7 Exit from the ER serves as a quality-control mechanism for protein folding and assembly unfolded proteins or multimeric structures not properly assembled are not allowed to exit chaperones in the ER help fold proteins correctly so they can exit proteins that don t fold correctly are eventually degraded in the ER if too many unfolded proteins are present, the unfolded protein response program causes the production or more ER and its components Protein-containing vesicles exit the ER and fuse with the Golgi apparatus vesicles enter and fuse on the cis fase vesicles bud off and exit with cargo on the trans face In the Golgi apparatus proteins are further covalently modified, notably by addition of complex oligosaccharide groups proteins bud off in transport vesicles destined for specific locations location in the Golgi apparatus where budding occurs determines what kinds of modifications are made and to where the proteins are sent Secretion pathways for protein-containing vesicles default pathway no signal required, to the extracellular space constitutive exocytosis pathway contents used to supply plasma membrane with proteins and lipids regulated exocytosis pathway vesicles wait at the cell membrane for release triggered by changes in ph, ion concentration, or binding proteins How do vesicles move fast from one part of the cell to another? Vesicles do not simply diffuse around, but are actively transported to other parts of the cell Motor proteins walk along actin filaments and microtubules in the cell cytoskeleton, pulling attached vesicles M. S. Shell /11 last modified 10/27/2010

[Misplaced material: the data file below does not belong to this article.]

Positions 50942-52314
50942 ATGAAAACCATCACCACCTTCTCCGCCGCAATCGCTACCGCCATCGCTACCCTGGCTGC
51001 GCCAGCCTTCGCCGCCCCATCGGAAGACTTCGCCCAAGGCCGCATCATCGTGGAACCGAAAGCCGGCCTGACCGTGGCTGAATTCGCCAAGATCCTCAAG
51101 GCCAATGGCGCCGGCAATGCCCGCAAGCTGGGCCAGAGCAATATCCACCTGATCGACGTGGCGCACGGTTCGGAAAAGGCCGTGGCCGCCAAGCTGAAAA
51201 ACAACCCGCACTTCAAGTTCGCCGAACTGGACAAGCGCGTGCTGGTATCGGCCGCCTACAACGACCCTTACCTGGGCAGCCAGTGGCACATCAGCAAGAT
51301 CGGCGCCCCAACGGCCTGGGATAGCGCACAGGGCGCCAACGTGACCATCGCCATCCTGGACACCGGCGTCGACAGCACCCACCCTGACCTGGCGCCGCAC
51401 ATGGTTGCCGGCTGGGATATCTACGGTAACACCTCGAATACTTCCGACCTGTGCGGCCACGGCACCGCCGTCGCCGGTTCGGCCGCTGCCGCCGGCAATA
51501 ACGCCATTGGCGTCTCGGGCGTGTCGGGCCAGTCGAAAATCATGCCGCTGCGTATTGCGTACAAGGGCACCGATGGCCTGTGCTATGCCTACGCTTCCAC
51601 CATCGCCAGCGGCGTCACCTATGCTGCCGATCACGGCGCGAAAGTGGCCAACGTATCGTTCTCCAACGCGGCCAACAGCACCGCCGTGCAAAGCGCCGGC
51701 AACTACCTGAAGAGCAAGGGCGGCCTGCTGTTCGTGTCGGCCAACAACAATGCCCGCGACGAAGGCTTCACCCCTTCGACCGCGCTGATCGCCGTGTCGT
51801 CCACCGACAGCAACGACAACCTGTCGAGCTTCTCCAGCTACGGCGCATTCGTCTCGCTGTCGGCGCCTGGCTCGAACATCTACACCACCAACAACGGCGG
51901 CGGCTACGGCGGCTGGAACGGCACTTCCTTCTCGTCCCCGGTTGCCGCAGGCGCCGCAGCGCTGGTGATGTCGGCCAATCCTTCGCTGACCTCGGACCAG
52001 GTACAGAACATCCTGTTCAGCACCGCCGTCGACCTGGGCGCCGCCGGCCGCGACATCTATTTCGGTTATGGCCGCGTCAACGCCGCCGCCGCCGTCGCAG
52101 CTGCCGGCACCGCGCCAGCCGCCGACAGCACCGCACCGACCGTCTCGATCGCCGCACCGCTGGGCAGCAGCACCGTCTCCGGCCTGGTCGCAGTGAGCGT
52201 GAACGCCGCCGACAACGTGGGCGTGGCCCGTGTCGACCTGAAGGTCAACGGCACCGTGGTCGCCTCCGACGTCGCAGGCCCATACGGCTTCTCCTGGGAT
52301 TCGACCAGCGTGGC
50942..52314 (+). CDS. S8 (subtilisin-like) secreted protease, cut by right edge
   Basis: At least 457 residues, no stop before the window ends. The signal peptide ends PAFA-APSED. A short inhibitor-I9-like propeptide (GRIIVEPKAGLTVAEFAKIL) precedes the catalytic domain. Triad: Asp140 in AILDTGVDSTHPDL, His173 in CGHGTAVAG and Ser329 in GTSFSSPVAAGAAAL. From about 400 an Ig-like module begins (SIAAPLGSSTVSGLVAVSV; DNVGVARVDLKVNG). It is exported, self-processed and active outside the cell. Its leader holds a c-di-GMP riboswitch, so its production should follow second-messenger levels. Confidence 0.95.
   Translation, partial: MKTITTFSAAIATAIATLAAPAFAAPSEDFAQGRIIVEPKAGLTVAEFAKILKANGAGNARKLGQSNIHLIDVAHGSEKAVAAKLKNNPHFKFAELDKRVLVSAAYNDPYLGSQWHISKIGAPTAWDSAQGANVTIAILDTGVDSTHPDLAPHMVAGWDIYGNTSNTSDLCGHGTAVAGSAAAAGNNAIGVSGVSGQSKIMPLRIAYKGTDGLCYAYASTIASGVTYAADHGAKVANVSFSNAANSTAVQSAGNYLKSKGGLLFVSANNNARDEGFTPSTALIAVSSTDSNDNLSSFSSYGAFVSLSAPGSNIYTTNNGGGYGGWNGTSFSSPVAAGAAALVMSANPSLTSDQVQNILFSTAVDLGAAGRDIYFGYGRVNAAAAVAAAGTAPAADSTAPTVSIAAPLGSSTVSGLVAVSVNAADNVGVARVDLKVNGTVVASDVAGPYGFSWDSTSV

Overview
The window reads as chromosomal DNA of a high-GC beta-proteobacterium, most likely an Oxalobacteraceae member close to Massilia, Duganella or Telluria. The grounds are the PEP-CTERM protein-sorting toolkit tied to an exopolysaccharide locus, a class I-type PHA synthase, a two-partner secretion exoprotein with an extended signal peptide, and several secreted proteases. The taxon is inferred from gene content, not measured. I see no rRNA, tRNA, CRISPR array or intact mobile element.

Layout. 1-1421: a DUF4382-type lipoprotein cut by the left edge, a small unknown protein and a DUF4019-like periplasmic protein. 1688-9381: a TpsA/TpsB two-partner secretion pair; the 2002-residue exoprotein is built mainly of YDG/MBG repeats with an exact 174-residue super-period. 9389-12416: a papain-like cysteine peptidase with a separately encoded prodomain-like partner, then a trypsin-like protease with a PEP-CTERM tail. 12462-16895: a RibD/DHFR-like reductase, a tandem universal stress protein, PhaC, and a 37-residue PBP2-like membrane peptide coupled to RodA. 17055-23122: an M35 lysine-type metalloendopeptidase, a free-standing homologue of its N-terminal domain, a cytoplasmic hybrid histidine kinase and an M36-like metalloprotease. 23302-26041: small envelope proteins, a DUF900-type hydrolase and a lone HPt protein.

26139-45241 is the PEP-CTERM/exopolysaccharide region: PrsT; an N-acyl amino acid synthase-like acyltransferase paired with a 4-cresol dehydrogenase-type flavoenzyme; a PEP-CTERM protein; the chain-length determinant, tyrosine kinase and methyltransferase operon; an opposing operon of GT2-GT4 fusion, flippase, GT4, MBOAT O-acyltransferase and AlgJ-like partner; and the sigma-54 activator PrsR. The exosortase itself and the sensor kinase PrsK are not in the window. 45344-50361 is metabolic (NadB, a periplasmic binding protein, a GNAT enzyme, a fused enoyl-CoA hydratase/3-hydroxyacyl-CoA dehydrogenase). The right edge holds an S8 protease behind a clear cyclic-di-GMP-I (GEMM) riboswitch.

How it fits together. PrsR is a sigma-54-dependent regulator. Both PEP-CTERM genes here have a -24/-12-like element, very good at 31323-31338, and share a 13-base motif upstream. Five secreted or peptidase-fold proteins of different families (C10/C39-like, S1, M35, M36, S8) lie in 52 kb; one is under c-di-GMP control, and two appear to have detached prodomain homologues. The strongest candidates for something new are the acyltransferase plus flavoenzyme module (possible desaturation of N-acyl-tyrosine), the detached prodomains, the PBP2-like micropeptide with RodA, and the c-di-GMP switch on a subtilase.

8 requires ATP hydrolysis conformational changes due to ATP binding and hydrolysis produce net movement proteins that walk along microtubules are kinesins (outward from the centrosome) and dyneins (inward) Pathways of import into the cell: endocytosis Endocytosis necessary for take up of fluid and materials that can be digested to create building blocks for macromolecules Extracellular space small vesicle fusion with endosome transfer to lysosome for degradation cytosol Two mechanisms for endocytosis: pinocytosis small vesicles for take up of fluids and molecules all eukaryotic cells do this phagocytosis cells engulf and digest large particles or other, small cells specialized eukaryotic cells (e.g., white blood cells) and bacteria Endocytosis can be non-specific or specific membrane-bound receptors detect concentrations of particular species clathrin and other proteins help form an endosome in response to receptor binding Lysosomes degrade ingested molecules contain digestive enzymes for proteins, lipids, nucleic acids, oligosaccharides lower ph ~5 versus ~7 in the cytosol transporter proteins in surrounding membrane that pump out components: amino acids, simple sugars, nucleotides Modeling protein sorting We can model the movement of proteins between different cellular compartments using the following assumptions compartments are well-mixed volumes M. S. Shell /11 last modified 10/27/2010